How can we understand and anticipate the global and regional impacts of climate variability and change?
What knowledge do we need to improve climate models and predictions?
The Climate Variability & Predictability (CVP) Program supports research aimed at providing process-level understanding of the climate system through observation, modeling, analysis, and field studies. This vital knowledge is needed to improve climate models and predictions so that scientists can better anticipate the impacts of future climate variability and change. CVP is managed by the Earth System Science (ESS) Division within NOAA's Climate Program Office.
To achieve its mission, the CVP Program supports research carried out at NOAA and other federal laboratories, NOAA Cooperative Institutes, and academic institutions. The Program also coordinates its sponsored projects with major national and international scientific bodies including the World Climate Research Programme, the International Geosphere-Biosphere Programme, and the U.S. Global Change Research program.
- Understand the dynamics of, and sources of predictability in, the coupled ocean-atmosphere-land-ice system across all climate time scales;
- Improve our ability to understand and predict future atmospheric CO2 concentrations; and
- Understand the forcing of the climate system by aerosols and greenhouse gases.
The CVP Program funds research that leads to new discoveries and refines our knowledge of many aspects of the climate system. CVP supports NOAA mission-critical research, modeling, analysis, and data collection aimed at gaining a better understanding of the processes associated with climate phenomena. These activities are essential steps toward delivering climate prediction and assessment products for risk management and decision-making.
CVP-funded researchers improve our understanding of how greenhouse gases and aerosols behave in the atmosphere and how they impact society. Our researchers measure and model a range of atmospheric species that affect climate.
For example, anthropogenic and natural aerosols can both have a large effect on air quality and climate, and are sources of uncertainty in climate research. Studies addressing emissions of aerosol precursors, aerosol formation, and aerosol-cloud interactions address critical questions at the nexus of air quality and climate. While aerosols contribute negatively to air quality, their effect on climate is less certain. The complicated relationship between aerosols and clouds can lead to increased, decreased, delayed, intensified, or otherwise altered precipitation, making weather and hydrological cycle processes much less predictable.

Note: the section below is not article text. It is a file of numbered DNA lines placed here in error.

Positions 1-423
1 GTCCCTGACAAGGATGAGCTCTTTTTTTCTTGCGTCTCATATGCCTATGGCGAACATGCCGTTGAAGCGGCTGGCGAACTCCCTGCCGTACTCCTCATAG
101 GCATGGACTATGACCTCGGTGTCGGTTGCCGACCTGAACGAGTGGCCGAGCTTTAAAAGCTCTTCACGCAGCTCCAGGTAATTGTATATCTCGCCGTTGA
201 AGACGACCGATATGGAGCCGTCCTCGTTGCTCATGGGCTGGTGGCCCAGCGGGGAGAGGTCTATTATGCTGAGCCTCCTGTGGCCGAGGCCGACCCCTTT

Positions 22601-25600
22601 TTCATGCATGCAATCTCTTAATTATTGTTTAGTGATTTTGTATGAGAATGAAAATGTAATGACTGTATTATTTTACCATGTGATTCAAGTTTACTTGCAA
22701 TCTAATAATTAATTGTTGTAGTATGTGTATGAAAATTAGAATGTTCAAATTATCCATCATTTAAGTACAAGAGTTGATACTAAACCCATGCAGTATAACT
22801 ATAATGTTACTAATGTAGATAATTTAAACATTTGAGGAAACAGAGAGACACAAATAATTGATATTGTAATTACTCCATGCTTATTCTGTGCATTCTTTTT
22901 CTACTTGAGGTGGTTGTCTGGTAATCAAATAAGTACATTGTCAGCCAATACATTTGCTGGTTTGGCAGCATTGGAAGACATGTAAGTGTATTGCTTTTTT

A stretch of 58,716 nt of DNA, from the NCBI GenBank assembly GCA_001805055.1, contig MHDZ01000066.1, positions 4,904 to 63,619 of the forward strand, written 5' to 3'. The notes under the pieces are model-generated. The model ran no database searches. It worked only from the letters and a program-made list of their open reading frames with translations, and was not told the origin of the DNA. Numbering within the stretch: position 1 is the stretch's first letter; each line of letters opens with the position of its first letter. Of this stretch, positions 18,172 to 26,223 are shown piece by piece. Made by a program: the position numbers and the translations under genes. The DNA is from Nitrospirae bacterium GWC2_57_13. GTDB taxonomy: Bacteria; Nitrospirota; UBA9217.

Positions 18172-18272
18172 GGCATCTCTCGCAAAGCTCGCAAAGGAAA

Researchers also continue to monitor, diagnose, and predict the variability of the global carbon cycle and its impact on climate. ESS research plays a vital role in efforts to monitor, report, and verify regional emissions, including those from fossil fuel use, to provide an independent check on emissions accounting based on economic inventories.
By Air, Land, and Sea: Exploring the Mysteries of the Madden-Julian Oscillation
The Indian Ocean is one of Earth’s most sensitive regions because the interactions between ocean and atmosphere there have a discernable effect on global climate patterns. The tropical weather that brews in that region can move eastward along the equator and reverberate around the globe, shaping weather and climate in far-off places. The vehicle for this variability is a phenomenon called the Madden-Julian Oscillation, or MJO.
The MJO, which originates over the Indian Ocean roughly every 30 to 90 days, is known to influence the Asian and Australian monsoons. It can also enhance hurricane activity in the northeast Pacific and Gulf of Mexico, trigger torrential rainfall along the west coast of North America, and affect the onset of El Niño.
State-of-the-art global climate models are currently limited in their ability to simulate the MJO, which can degrade their seasonal to interannual predictions and future climate projections. In order to improve climate prediction and assessment products for risk management and decision-making, CVP-funded scientists participated in a field campaign called the Dynamics of the Madden-Julian Oscillation (DYNAMO) in 2011-12. Results from this international campaign are expected to improve researcher’s insights into this influential phenomenon.